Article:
M.T.Vasudevan Nair : Varanasi


Varanasi, the city of paradoxes: where corpse burn all the while and people find peace, where dead animals float on the river Ganga whose water purifies everyone, where lust and death exist side by side. Into this city, which he had left behind long time back, arrives Sudhakaran, now past 60 years of age, on the invitation of his once friend and mentor, Professor Srinivasan. This trip to Varanasi is also a trip to Sudhakaran’s past and how it affects his present.

Sudhakaran journeys into his past in a zig zag manner, starting with his arrival in Varanasi and discovering the Prof. Srinivasan had expired a few days earlier. He decides to wait for the arrival of Prof.Srinivasan’s ‘life partner’, meet her and then leave the city. He starts recalling his past in the city and then in a haphazard manner, his past in other cities like Bangalore, Bombay and Paris. It is a journey filled with women: passionate women, selfish women, loving women, women who change the direction of his life. It is journey filled with passion, disappointment and fear. It is the journey of a man who is unable to understand the consequence of his actions. It is a journey of a man who runs away from himself. (“How can you run away from yourself?” asks a monk to Sudhakaran.). It is a journey where true love is rejected on the altar of passion.

In his college days Sudhakaran encounters adolescent love, a love which wants to rise above physical desire, love which wants to sacrifice everything in order to achieve the beloved. Sudhakaran loves Soudhamini, who reciprocates his love. To ensure that this love for her comes to a logical conclusion, Sudhakaran moves to Bombay in search of a job which will stabilize him and enable him to marry Soudhamini. Fate in the form of Gita intervenes.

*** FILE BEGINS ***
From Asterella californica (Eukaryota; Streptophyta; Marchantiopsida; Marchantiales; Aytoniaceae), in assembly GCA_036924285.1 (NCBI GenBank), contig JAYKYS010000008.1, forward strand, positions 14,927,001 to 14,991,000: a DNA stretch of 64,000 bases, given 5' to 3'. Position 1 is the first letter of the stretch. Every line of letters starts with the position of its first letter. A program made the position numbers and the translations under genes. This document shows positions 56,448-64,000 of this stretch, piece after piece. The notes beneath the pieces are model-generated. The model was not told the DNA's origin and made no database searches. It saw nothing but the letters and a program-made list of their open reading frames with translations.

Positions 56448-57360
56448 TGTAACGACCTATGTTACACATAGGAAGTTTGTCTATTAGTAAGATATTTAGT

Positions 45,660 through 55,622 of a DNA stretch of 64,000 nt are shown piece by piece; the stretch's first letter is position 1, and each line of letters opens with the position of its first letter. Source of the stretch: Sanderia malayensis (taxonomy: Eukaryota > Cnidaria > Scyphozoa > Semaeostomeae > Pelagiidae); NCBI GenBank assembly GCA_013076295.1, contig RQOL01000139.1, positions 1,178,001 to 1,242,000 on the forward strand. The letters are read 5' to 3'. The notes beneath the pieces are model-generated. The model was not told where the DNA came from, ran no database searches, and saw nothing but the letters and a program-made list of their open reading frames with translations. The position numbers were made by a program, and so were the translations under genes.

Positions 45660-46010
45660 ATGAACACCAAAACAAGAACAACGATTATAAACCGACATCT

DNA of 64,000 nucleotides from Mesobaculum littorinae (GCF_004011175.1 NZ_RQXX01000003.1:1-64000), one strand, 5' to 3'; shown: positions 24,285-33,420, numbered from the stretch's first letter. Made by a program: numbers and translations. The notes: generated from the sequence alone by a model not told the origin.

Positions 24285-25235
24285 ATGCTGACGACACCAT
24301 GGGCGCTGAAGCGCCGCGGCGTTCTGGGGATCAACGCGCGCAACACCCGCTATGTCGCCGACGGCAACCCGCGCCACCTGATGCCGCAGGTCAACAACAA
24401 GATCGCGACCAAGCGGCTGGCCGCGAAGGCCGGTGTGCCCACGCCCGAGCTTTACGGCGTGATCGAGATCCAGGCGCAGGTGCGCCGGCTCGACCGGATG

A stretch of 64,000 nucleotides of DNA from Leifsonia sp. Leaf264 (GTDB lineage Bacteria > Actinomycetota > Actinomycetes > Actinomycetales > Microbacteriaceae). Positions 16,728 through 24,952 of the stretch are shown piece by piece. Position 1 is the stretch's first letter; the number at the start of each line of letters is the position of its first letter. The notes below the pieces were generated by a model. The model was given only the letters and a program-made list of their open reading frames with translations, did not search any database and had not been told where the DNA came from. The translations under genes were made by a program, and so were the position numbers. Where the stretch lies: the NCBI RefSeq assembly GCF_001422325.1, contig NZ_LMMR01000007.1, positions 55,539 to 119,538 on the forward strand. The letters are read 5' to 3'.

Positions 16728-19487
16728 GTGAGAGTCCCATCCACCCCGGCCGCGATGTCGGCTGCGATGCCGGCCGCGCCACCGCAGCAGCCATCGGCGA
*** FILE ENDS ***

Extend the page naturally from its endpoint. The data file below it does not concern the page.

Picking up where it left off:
Gita’s passion and Sudhakaran’s first sexual experience, without understanding the consequences fully, drive Sudhakaran away from Gita and also from Soudhamini. He has no choice but to move to a city where many do not know him and he lands in Bangalore. Here he encounters the passion of Mrs. Murthy and later runs away to Varnasi when he discovers that Gita has found him in Bangalore.

Sumita in Varanasi is the next lady who enters the life of Sudhakaran and for her Sudhakaran is just a pit stop before reaching her final destination. Later Sudhakaran marries a Fench lady in Paris and has a child with her. She moves to America and doesn’t join Sudhakaran when he gets back to India.

Varanasi becomes a sort of final destination for Sudhakaran. Here he offers the ‘pindam’ for Prof.Srinivasan. The priest then says that Sudhakaran can offer ‘atma pindam’ for himself, just in case there is no one who can come and offer the ‘pindam’ at Kasi after he passes away. Sudhakaran offers ‘atma pandam’ at Varansi.

The final act of ‘atma pindam’ is a symbolic one as far as Sudhakaran’s character is concerned. Though he is physically alive, he is emotionally dead. More importantly, he has died in the memories of others. Just after offering the ‘atma pindam’ Sudhakaran encounters Sumita on the steps of the ghat but she doesn’t recognize him. All the women that he encountered and ran away from must have forgotten him and must have carried on with their lives, as if he was an accident along the way. There is probably none in whom his memory is alive. The will of Prof.Srinivasan is the last nail in Sudhakaran’s coffin. Srinivasan stands steadfastly with the woman who has come to live with and has consented to be Srinivsan’s partner without getting married to him. Srinivsan ensures that she gets the required monetary protection after he passes away. Srinivasan’s love and courage to not let go this woman who stood with contrasts starkly with Sudhakaran’s own life, where he has always run away from women or where the woman have not been ready to stand by him.